May 15, 2006


Kit Stolz

I too thought Ulin's piece was spectacular; incredibly well-read and smart, but in an unpretentious, common sense-making way.

But here's a question: If Charlie Kaufman's such a great writer, why the heck did the artist draw him to look like Satan?



Not only do I agree that the article was great, I have to agree with the content as well. Kaufman is one of those writers whose work is utterly confounding to me, in the way in which it makes sense when you experience it, but you have no clue how he did it.

I did wonder whether Lethem was trying to get a little dig in with his comment: "I can understand the impulse to consider screenwriters as writers, but at the same time, the whole nature of screenwriting is to relinquish control. Even from the perspective of the audience, movies are different. You don't experience the story in the direct and intimate way a reader does on the page."

Now, Lethem is probably a writer whom I admire as much as I admire Kaufman, but the whole point of article is the miracle that in the end, Charlie Kaufman movies feel like Charlie Kaufman movies. It doesn't matter what the words looked like on the script page, he's still the author of the movie.

Jim Ruland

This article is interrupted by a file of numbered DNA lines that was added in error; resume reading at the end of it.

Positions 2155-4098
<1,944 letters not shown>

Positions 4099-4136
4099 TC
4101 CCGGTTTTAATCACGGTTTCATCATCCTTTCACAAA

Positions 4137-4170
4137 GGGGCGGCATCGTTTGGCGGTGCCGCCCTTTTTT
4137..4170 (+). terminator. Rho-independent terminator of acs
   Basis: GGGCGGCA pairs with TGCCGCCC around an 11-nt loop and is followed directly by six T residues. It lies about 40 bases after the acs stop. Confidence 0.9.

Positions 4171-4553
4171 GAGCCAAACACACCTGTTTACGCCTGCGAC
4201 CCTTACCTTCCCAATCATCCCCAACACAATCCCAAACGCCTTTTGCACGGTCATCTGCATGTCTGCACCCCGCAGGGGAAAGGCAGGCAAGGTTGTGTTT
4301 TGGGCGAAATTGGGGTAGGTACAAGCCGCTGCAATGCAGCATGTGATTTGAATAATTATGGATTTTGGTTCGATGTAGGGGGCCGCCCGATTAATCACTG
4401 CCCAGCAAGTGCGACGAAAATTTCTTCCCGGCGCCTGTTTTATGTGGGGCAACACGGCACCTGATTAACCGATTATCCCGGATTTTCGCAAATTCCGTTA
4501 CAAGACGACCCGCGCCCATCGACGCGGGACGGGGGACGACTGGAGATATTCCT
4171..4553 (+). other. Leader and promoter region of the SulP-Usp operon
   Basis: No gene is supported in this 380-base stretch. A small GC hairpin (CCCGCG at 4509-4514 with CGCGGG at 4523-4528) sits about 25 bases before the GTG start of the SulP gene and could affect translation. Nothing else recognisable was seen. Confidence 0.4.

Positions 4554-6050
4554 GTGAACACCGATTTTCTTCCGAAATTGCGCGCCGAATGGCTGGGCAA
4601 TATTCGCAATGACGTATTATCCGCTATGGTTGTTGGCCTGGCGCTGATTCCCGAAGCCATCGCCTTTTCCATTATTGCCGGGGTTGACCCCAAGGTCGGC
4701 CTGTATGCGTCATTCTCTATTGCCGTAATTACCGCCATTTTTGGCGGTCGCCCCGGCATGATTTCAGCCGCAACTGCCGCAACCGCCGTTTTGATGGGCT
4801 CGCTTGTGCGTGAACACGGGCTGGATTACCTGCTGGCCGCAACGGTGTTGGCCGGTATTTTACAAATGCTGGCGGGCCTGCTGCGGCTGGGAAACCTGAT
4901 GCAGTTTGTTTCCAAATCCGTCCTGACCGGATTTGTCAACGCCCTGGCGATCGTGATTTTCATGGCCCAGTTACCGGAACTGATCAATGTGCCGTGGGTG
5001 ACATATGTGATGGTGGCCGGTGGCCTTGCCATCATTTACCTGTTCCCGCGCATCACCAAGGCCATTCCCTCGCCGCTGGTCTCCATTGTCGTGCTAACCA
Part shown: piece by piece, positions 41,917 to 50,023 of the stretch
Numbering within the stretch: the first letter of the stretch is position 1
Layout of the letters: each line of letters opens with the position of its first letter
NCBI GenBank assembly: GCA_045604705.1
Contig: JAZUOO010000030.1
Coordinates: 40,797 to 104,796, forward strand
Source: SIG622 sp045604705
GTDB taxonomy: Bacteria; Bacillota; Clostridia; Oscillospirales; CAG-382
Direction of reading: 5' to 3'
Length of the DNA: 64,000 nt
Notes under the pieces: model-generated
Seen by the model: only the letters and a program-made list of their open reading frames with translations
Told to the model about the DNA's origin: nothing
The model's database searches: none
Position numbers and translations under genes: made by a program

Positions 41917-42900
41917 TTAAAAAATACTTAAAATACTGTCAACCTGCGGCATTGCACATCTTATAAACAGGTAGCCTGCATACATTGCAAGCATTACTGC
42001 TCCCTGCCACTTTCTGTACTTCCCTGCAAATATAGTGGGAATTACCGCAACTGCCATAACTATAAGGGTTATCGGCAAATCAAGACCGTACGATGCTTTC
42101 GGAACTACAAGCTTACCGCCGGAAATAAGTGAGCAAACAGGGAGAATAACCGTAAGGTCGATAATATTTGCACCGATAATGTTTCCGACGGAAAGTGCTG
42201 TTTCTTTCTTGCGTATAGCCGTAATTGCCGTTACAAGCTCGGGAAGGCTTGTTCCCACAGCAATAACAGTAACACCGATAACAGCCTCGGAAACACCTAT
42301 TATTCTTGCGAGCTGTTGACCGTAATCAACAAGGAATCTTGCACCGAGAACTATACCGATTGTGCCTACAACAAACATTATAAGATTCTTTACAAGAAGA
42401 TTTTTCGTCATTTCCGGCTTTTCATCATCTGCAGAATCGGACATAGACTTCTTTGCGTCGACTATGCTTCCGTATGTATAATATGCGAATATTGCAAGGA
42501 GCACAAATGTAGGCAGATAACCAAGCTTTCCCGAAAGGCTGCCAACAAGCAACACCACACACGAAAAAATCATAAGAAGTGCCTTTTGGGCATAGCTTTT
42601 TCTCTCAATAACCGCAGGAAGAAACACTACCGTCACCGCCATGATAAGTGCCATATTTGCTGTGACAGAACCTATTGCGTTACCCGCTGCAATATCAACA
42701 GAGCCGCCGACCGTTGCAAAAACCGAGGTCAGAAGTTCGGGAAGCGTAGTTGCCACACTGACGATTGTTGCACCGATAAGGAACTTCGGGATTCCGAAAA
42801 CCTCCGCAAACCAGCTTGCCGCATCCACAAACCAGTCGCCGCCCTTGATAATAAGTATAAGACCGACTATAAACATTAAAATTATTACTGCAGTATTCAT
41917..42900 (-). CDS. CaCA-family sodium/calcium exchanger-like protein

Kit, I couldn't agree more with your assessment. The few tmes I've heard Ulin speak he was the same way: saying profound things in a plainspoken way while sounding cheerful and earnest. For a first-person piece, he has a remarkably light touch. Apparently, the image has been used a number of times in Kaufman pieces.

Ken, (this is Jim filling in for Mark) I love that Ulin left that in there because the rebuttal is the centerpiece of his argument.



Nice to see you here. I really like your work.

And I agree, the quote worked well in the piece. I guess I was just a little disappointed in Lethem for sounding so provincial. Maybe the quote is out of context?

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  • The Elegant Variation is "Fowler’s (1926, 1965) term for the inept writer’s overstrained efforts at freshness or vividness of expression. Prose guilty of elegant variation calls attention to itself and doesn’t permit its ideas to seem naturally clear. It typically seeks fancy new words for familiar things, and it scrambles for synonyms in order to avoid at all costs repeating a word, even though repetition might be the natural, normal thing to do: The audience had a certain bovine placidity, instead of The audience was as placid as cows. Elegant variation is often the rock, and a stereotype, a cliché, or a tired metaphor the hard place between which inexperienced or foolish writers come to grief. The familiar middle ground in treating these homely topics is almost always the safest. In untrained or unrestrained hands, a thesaurus can be dangerous."


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